What People Give Away by the Way They Flirt by Wendy Patrick J.D. Ph.D

Why It's So Important That Breakups Include a Digital Break by Wendy L. Patrick J.D. Ph.D

Research on initial approach behavior and romantic intent.



  • Flirting behavior reflects how different people are interested in pursuing different types of relationships.
  • Flirting behaviors may signal short-term or long-term mating strategy.
  • On the receiving end, there is a preference for “typical” flirtatious behavior.
Source: Nicolagiordano / Pixabay

Most people have been there—surprised at the sudden or unexpected attention bestowed by a friend, neighbor, Nicolagiordano / Pixabayor co-worker. But what does it mean? No one wants to jump to the wrong conclusion. But is there a good way of determining whether an acquaintance is flirting, or merely being friendly? And, if the former, can their intentions be interpreted? Research has some answers.

Flirting or Friendly?

Women and men flirt differently. In many cases, women accentuate their appearance; men tout their accomplishments. There are also gender differences with respect to grooming behavior, touching, and mannerisms. But there are also commonalities. Eye contact, attention, flattery, and open body posture are often indications of interest in a conversation partner. But what kind of interest? Laughter, for example, is often cited as an approachable quality. But it does not necessarily signal romantic interest. Other behaviors are similarly ambiguous.

When researchers look at flirting behavior, some have gone beyond identifying signs of interest, of which there are many. Some recognize that context counts; different people are interested in pursuing different types of relationships.

Short and Sweet or Serious?

Justin White et al. (2018). in a study entitled “Creative Casanovas,” examined how mating strategy impacts the way people flirt.1 They begin by noting that although flirting behaviors are subtle indications of romantic interest, most people can both use and interpret the signals. Their research investigated whether mating strategy would lead to a preference for typical or atypical flirting behaviors. Consistent with their predictions, they found that pursuing a short-term mating strategy, as opposed to a long-term mating strategy, was linked with flirting behaviors that were more atypical.

One of the first questions as a practical matter is, when it comes to flirting behavior, what is “typical?” We can think of myriad cultural, gender-based, and situational factors that might impact the way people flirt. The research of White et al. asked participants to rate behavior typicality for themselves—the degree to which the listed behavior would be expected in the situation—but they also recognized that flirting behaviors are often typical because they are successful.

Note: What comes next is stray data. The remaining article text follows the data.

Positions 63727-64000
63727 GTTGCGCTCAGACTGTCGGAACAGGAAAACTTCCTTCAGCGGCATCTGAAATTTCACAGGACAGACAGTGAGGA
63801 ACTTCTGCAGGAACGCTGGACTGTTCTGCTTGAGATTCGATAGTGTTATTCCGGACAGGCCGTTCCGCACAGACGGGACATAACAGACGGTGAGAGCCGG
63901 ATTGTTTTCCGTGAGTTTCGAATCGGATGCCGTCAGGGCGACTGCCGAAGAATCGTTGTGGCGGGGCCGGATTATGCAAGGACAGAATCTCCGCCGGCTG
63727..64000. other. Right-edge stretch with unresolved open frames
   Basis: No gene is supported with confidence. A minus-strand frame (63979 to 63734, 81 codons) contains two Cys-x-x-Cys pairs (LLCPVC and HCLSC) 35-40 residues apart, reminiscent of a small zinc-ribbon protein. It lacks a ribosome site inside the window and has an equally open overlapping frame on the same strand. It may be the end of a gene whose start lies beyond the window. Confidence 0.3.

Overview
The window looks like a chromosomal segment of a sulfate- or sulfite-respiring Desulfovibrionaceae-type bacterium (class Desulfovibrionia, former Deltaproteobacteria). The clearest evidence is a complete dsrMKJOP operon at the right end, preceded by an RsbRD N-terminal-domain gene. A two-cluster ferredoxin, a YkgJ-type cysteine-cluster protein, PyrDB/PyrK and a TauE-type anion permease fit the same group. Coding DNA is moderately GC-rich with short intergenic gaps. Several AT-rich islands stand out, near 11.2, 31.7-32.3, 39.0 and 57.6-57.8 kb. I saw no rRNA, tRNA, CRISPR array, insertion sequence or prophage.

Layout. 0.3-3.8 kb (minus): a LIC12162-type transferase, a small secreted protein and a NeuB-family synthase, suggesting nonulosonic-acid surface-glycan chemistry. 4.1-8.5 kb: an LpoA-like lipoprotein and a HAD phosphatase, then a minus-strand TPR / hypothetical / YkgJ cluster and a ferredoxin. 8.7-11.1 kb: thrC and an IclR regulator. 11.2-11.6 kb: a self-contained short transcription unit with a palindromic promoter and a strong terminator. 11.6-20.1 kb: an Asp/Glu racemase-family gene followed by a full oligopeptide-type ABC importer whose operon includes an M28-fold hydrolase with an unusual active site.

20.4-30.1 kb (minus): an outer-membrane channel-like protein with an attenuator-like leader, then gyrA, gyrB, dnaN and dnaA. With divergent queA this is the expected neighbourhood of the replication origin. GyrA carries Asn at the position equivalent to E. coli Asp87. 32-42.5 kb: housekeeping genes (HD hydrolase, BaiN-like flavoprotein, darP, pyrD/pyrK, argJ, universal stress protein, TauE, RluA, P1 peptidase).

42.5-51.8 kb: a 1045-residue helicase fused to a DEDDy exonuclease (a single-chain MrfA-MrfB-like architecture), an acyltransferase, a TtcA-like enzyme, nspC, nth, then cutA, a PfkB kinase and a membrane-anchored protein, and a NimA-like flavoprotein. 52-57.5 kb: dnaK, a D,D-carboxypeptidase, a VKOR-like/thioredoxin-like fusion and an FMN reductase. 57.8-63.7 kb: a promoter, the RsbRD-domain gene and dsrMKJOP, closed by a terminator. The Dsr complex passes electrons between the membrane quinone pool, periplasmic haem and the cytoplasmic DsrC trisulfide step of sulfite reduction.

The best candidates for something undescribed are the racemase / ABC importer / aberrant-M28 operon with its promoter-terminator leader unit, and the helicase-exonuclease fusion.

Safe Is Successful

In their first study, White et al. found that, when it comes to flirting, ordinary behaviors were generally rated as more effective than atypical behaviors. White et al. asked participants to rank flirting behavior in several different public areas, including the gym, a park, the classroom, the workplace, and bars and restaurants.

Specific behaviors listed included telling the recipient he or she looked like a movie star or demonstrating familiarity with the recipient’s choice of subject matter, to more overt behavior such as talking in a sexy voice, talking quietly to initiate a partner having to move closer to hear, or asking the recipient to hold hands.

Other behaviors included writing the recipient a poem, texting the recipient immediately after getting his or her phone number, or asking if the recipient found them attractive or liked their perfume.

White et al. found that almost all of their participants preferred the initiator to use flirting behavior that was typical. Individuals interested in a short-term mating strategy, however, were more likely to prefer atypical flirting behaviors when they were the initiator, but not the recipient. The authors explain that this double standard apparently demonstrates a preference to flirt using “subtle or atypical cues to maintain plausible deniability or to engage the interest of their targets with creative, but difficult to decipher, approaches.” When on the receiving end, however, people tend to prefer cues that are typical and overt.

The Advantage of Average

Healthy relationship development involves more than interpreting initial signs of interest. But, apparently, signal selection might signify more than flirtatious creativity; it might also reveal the pursuit of short-term dating. So, if you are looking for a durable relationship, responding to overtures that are ordinary, as opposed to off-the-wall, appears to be a safer social strategy.

Facebook image: UfaBizPhoto/Shutterstock


1. White, Justin, Helena Lorenz, Carin Perilloux, and Aliehs Lee. 2018. “Creative Casanovas: Mating Strategy Predicts Using—but Not Preferring—atypical Flirting Tactics.” Evolutionary Psychological Science 4 (4): 443–55. doi:10.1007/s40806-018-0155-7.

Why It's So Important That Breakups Include a Digital Break by Wendy L. Patrick J.D. Ph.D

Reprinted with permission from Wendy Patrick, Why Bad Looks Good” https://www.psychologytoday.com/intl/blog/why-bad-looks-good


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